Cleansed by Fire, Part 14

For the previous installment of this story, click here

There is also a link under “Categories” in my sidebar for Cleansed By Fire, to more easily access all the installments of this novel; alternately, you can click on the “cleansed by fire novel” link under the Tags heading for this post (or click here) for a complete listing of installments.

Cleansed by Fire

Chapter 3, Narrow Paths and Wide Gates (continued)

It wasn’t uncommon for him to go standard class rather than business or luxury class when he went on a gambling trip, since there was no reason to spend money on a short flight that could be better spent on hours of entertainment. And he would certainly never have gone by sliptrain—the cost of the multiple slipgate passages could really stack up, and it was a whole lot less jarring to his nervous system to spend a few hours in the air than an hour cycling in and out of slipspace.

But for Daniel Coxe, this was still a first: An absolutely no-frills budget airline. He wasn’t sure how much Harry’s assistance was going to cost, but he wanted every credit available to get out of the Catholic Union safe, sound and preferably unnoticed until several days had passed. And if he had something left over for a little gambling and maybe a show before he fled, so much the better.

He pulled a flexsheet out of the seat compartment, unfolded it and turned it on, waiting for the obligatory flight safety vids to play through so he could find some good reading or something to watch. The resolution was a little off, and he flipped it over to see the brand name SmartPage in the bottom corner. Cheap product, he thought, nothing like the VirtasheetPrime or FlexxxConnect ones he usually used. Now those have some serious pixel depth.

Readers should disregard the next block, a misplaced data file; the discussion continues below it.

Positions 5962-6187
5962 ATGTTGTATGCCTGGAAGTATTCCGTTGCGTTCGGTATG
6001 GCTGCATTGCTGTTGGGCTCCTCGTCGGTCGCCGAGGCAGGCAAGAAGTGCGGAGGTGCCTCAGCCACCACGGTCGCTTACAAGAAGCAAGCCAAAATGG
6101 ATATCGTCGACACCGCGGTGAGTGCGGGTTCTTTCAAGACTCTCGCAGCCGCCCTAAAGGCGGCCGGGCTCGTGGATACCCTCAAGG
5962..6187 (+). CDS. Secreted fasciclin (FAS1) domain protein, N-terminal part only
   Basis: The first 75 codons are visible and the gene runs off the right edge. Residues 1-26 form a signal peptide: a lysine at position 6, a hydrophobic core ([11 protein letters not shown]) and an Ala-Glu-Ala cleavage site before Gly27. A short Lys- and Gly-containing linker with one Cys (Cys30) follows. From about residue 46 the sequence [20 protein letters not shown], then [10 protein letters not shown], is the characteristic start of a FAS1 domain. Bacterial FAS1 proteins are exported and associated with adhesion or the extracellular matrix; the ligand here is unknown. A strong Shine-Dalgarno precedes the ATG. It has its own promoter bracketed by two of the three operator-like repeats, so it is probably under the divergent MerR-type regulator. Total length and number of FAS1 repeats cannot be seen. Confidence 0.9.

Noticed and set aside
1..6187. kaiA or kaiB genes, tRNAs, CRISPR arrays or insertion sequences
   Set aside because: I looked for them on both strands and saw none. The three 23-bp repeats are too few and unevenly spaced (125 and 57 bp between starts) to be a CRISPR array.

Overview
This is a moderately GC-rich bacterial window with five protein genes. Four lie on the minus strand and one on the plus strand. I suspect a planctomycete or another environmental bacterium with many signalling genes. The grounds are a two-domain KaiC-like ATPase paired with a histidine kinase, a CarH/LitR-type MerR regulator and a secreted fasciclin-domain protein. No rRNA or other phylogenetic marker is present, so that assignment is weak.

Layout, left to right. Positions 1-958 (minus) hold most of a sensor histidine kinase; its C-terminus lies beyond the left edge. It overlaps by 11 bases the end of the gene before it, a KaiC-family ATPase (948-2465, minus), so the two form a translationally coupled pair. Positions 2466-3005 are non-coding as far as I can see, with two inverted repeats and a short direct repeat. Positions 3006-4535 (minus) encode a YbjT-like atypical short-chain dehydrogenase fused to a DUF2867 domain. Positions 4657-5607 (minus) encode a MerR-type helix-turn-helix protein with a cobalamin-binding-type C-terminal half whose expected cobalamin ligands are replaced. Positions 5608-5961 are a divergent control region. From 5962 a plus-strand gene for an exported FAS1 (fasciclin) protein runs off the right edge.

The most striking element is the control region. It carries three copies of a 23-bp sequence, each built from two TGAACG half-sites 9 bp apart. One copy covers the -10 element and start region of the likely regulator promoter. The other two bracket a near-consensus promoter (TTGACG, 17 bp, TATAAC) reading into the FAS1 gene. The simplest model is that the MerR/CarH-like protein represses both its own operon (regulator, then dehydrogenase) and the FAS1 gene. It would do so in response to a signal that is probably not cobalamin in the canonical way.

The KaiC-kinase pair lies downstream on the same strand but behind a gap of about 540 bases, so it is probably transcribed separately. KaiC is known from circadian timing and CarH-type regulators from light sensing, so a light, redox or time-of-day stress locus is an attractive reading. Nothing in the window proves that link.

After the fight safety vids came the obligatory ads. Six in a row, a new record for Daniel and another sign that money saved on a SmartPage flexsheet wasn’t worth the hassles that came with it; not that he was worried about having to get that cheap in his new life. Once he was out of the Catholic Union he could start tapping some “retirement” funds.

The final ad was for a company called PrevArIcator F.C.E., a company that said it had the first-ever prototype AIs with the ability to lie convincingly, and falsehood modules for several AI templates would be available within two years. Daniel actually laughed out loud about both claims. The bravado might push up their value in the market, but when they didn’t deliver the goods, the company would tank and heads would roll. Likely some second-tier execs would find themselves facing charges. If the senior execs were smart, they were planning to pocket the take from investors and head off to Oceana with new names for early retirement. Daniel actually did a search to see how many investment analysts shared his view and found only a handful who even slyly suggested it.

People are such easily duped novices. I’m a conceptual programmer and a divorce attorney with no court losses to my name and not a single unhappy client. If I can’t figure out how to teach AIs to be good liars, no one can.


The final access door to Ghost’s atrium opened and Gregory stepped inside and headed straight for the main seat in the middle of the room. He hadn’t gotten halfway there when Ghost kicked up the illumination just slightly—an AI’s version of a smile—and greeted him. She talked to many people both inside and outside of the UFC—being the only really big AI the church used—but few were allowed into the atrium, generally only a sitting Paulis or Peteris.

“A little late for our morning meeting today, are we? People have been talking about that steward you gave asylum to; I hope you weren’t sampling her last night or this morning. Or both.”

“Ghost, my love, if I step out on Amaranth, it would be for you and no one else.”


“Not much to discuss with you, really. I got your data feeds on my linkpad during my morning ecumenical meetings and they’re already downloaded to my flexsheet and lightdesk. You seem to have everything well in hand, particularly with the integration of the Hiroki papers into the libraries. How you keep 4,000 years of New Testament documents and religious theory straight—and all that ancient Hebrew stuff before it—without going insane is beyond me. Hiroki was pretty out there on the bleeding edge of theology.”

“He wasn’t quite so maverick as you think. My reconciliation and data analysis routines were able to integrate him pretty solidly into the canon. He’s colorful, but no one will be able to call him a heretic anymore now that I’ve cross-referenced and tied him to some older and more accepted thinkers. So, then, aside from complimenting me to avoid talking about the vicious slattern you’ve given refuge to, why are you here then?”